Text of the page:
About the first 20% of the novel is the setup for what is to come, and there are places where the writing just can’t quite support the story that our author is trying to tell. The structure never collapses, but there are a number of times when it was pretty rocky for me. The saving grace throughout the novel is humor – sometimes laugh out loud funny, but often simply the type of humor that causes the reader to smirk and shake his head.

The first time the protagonist “repeats,” I thought Pollack did a great job with relaying to the reader the thoughts going through the mind of the “new” infant. In fact, it had me asking myself a question which I found even more interesting than the actual issues posed in the book – ‘are we born with enormous amounts of knowledge that we slowly forget?’

About 50% of the way through the novel our protagonist wakes up as an infant for the third time (if you count his first life, of which we only experience a little bit in the first part of the book) and I dreaded it before I even started the chapter. I was growing tired of the conceit. But thankfully Pollack skipped to new sections in this new life. During life #4 the style of the book changes entirely (as does his personality) and it’s for the best — the book moves faster through an ever increasing number of incarnations, skipping most of the details and focusing more on emotions and longings.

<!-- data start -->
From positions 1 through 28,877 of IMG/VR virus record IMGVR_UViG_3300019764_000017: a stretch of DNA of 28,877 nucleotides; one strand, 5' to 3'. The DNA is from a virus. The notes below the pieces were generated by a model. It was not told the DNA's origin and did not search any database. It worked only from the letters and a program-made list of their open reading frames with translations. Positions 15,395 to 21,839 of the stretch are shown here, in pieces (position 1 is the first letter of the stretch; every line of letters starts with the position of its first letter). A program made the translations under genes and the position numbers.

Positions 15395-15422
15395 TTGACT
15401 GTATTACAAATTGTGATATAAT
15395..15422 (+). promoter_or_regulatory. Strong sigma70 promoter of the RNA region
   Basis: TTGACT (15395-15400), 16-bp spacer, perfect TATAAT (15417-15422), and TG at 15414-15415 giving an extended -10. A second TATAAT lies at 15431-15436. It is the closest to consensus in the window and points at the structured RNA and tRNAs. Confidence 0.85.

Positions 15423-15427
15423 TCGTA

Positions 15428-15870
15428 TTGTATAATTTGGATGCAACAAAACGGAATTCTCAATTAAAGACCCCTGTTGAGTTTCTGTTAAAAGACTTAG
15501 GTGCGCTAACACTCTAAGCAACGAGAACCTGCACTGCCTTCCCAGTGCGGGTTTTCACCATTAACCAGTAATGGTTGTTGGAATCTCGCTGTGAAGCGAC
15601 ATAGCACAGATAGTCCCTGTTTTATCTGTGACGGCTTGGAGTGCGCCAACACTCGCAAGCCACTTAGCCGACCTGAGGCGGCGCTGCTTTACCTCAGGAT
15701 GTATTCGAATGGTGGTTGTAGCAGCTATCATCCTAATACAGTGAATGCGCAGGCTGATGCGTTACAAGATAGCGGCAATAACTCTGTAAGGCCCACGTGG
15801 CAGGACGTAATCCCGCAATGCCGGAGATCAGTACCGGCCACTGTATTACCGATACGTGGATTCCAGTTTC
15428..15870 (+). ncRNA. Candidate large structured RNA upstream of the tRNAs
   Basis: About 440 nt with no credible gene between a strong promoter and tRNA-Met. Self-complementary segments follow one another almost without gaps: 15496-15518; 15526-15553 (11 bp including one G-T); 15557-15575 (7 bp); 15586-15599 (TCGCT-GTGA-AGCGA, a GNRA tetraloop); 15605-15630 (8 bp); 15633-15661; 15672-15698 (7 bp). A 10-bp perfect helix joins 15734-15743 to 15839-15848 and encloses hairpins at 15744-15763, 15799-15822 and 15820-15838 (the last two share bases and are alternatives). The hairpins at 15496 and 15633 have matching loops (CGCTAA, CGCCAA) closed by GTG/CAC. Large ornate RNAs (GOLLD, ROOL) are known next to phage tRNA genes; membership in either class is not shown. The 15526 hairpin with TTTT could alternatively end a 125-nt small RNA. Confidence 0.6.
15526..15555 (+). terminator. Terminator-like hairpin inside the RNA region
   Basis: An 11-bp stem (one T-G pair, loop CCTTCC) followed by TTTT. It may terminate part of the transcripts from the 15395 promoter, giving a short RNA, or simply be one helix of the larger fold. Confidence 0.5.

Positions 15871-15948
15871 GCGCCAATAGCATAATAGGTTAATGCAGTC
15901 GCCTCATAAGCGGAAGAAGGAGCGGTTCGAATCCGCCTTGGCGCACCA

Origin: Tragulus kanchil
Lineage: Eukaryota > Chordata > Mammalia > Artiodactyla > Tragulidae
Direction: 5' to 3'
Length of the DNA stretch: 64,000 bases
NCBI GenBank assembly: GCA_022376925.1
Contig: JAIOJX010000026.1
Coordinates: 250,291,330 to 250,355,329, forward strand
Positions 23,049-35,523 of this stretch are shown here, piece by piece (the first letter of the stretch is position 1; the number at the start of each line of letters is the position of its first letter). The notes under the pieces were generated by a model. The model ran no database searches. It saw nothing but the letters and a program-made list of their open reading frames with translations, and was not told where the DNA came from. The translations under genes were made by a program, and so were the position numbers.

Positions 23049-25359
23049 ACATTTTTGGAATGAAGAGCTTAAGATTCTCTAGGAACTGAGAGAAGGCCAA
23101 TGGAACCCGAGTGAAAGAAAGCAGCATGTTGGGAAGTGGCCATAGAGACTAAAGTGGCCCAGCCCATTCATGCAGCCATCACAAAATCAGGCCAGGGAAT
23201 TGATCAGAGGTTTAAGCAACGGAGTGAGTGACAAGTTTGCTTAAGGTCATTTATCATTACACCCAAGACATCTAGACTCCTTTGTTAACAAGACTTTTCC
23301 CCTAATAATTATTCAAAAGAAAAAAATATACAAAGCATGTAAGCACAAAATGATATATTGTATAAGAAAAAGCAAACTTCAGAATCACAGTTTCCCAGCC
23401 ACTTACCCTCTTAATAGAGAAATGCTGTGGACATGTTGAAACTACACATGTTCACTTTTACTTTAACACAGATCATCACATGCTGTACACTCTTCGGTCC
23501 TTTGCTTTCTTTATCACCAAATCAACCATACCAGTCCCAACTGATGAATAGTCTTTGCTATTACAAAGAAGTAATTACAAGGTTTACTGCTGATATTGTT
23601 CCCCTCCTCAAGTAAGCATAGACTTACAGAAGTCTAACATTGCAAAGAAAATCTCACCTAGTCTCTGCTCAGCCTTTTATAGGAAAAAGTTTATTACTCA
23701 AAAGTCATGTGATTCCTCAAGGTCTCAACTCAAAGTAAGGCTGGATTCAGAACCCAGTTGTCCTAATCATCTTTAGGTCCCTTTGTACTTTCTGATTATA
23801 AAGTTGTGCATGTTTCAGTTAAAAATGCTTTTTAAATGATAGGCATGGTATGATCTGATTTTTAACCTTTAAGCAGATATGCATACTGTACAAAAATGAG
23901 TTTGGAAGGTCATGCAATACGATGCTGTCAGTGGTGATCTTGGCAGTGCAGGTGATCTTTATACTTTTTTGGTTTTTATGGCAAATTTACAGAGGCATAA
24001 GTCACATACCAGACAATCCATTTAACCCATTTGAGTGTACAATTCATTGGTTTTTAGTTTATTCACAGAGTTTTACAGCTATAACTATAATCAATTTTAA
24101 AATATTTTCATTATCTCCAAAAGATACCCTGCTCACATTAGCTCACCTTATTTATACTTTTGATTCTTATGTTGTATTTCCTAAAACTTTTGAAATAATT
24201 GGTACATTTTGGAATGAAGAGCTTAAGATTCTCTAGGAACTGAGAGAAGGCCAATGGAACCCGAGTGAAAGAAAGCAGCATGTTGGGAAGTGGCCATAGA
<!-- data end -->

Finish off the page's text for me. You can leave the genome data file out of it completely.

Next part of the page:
Brad (our main character) is sad and miserable both from the repetition of life and missing his wife, which left me with the big question – why not just repeat his decisions from life #1 and meet and marry her again? Low and behold…well, I’ll leave that discovery to you.

Not my favorite book of the year by a long shot, but a decent read.

Buy Repeat Now

book review – ‘hausfrau’ by jill alexander essbaum

hausfrauThis was yet another ARC I received for review, and honestly I wasn’t terribly interested or excited about the book. It looked like a decent read. Looks can be deceiving. And deceiving can be pleasantly surprising.